The recent discussions around the NSA and other agencies spying on internet users can teach us one thing: We do not yet live in the next society. What we can observe in the discussions and the arguments brought forth by all sides is a social process of negotiation leading to, in one way or another, new structures and new cultures. These are labor pains of the next society, and it does not look like it will be an easy birth.
Without knowing if and by who one is observed when using any internet-based service, the nondescript “agencies” fall together into a hazy context of a new omnipotent, god-like observer. This new context encompasses the entire web use, a very rare example of actors having to rethink the entire basis of their actions.
Above other things, this negotiation is a struggle between the seemingly free culture of the web as we knew it on the one side, which allowed for experimental constructions of identity, and established concepts of personhood and accountability on the other. The latter is the essential precondition for the functioning of legal and executive systems anywhere in the world. They need the ability to hold persons accountable for any action that can be attributed to them, and so the more experimental constructions of identity on the web do not fit their view of the world. Online, one has to live with, for example, new forms of gender or the fast-paced and sometimes short-lived plateaus of opinions, which, in the absence of physical interaction, can potentially be stronger than on the street. From the position of present-day governments, all of this has to be somehow mapped to citizens, subjects of states, to bring it within the reach of law enforcement.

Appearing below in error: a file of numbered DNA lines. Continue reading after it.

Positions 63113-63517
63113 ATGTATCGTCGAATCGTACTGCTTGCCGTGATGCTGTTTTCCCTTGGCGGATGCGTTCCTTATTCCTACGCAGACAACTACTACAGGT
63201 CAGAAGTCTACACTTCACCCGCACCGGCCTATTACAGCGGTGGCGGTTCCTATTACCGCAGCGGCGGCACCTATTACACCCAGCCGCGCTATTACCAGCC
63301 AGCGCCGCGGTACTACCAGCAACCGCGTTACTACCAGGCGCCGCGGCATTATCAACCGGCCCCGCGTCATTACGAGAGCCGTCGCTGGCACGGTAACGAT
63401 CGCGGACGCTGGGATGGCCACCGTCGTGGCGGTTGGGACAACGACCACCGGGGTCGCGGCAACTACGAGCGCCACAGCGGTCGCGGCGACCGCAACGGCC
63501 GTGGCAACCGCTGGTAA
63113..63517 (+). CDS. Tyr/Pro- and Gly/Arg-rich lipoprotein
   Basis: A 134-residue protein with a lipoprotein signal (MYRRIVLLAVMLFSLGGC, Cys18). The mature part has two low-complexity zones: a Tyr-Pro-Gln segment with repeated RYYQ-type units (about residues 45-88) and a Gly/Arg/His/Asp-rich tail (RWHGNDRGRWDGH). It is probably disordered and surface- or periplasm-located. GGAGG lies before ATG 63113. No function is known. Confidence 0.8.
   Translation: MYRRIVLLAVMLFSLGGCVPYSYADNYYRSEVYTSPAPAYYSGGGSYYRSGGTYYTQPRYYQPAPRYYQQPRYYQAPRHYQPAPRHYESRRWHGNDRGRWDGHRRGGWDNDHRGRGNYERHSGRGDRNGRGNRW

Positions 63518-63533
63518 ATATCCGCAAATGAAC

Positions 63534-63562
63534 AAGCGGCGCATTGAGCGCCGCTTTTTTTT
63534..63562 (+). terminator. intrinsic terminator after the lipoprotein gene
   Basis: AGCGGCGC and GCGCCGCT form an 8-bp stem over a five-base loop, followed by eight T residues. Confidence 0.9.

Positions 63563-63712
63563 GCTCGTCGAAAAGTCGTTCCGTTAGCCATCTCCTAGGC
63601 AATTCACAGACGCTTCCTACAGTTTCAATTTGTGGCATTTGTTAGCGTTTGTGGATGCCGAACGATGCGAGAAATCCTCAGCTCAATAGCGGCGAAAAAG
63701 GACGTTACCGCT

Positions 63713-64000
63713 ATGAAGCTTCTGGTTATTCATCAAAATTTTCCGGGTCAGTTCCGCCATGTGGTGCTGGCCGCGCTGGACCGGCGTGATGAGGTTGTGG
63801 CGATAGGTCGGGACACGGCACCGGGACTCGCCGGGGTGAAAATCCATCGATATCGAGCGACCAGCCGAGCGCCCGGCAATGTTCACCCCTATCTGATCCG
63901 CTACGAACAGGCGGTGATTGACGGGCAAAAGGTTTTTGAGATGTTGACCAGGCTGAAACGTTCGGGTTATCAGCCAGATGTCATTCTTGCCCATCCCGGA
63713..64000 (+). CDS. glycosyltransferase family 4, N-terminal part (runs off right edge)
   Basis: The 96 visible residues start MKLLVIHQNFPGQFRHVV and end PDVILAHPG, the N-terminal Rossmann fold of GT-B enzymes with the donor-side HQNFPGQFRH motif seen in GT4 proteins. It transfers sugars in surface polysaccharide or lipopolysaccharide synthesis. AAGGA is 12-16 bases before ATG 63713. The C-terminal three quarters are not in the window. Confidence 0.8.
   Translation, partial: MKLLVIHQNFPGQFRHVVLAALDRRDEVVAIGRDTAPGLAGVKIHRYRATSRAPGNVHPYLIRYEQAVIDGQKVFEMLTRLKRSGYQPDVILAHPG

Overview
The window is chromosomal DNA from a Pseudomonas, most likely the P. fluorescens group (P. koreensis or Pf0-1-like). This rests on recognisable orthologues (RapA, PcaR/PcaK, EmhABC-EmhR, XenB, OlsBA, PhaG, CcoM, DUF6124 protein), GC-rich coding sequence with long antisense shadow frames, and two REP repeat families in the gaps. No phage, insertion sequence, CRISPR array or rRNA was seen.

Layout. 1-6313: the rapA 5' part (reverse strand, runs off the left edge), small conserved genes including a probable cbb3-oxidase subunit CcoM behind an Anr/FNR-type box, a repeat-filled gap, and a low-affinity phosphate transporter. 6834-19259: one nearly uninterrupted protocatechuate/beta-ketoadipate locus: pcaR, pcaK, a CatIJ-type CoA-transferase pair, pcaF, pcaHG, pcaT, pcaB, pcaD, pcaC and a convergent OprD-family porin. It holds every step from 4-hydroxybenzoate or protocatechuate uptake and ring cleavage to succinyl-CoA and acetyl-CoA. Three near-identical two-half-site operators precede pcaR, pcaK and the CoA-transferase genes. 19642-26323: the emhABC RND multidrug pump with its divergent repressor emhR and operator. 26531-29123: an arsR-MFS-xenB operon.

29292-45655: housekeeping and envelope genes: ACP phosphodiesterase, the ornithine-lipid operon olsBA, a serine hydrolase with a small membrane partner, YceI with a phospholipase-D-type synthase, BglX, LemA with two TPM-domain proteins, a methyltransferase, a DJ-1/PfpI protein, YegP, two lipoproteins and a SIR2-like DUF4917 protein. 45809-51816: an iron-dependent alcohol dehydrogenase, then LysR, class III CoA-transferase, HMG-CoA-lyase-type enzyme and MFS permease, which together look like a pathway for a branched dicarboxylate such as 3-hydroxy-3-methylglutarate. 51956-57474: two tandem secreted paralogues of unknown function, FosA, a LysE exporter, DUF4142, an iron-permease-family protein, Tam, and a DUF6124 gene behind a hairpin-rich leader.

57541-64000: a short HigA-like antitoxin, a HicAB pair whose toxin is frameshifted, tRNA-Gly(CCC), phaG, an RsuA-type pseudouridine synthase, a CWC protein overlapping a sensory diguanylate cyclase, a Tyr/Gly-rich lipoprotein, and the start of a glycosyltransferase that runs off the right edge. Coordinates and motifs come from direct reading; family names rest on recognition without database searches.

One of the main arguments against this state-sanctioned mapping of identities to persons is that so far, social innovation in online media has many times originated in services and functions where users were able to construct their identities from nothing, starting with the clean slate of a new user account (Peter Leppelt has for example pointed this out in a newspaper article in August 2012). These were the fertile plains of new art and social experiments, and it remains to be seen how their users will deal with the presence of a new god-observer who, whenever it pleases, has the ability to map anything done online to a person they can hold accountable. Notably, this mapping of action to person lies in the sole discretion of the agencies, which as of now have not exhibited a healthy willingness to subdue themselves to pluralistic supervision and control. In any case, the result of the current negotiation / struggle will have a profound effect on the further evolution of the next society. Even though the web may never have been fully free, as it was subjected to military and later commercial interests throughout its history, the fact that its users now have to count in an omnipotent observer whenever they use any of its services, public or private, changes how these services are viewed and used.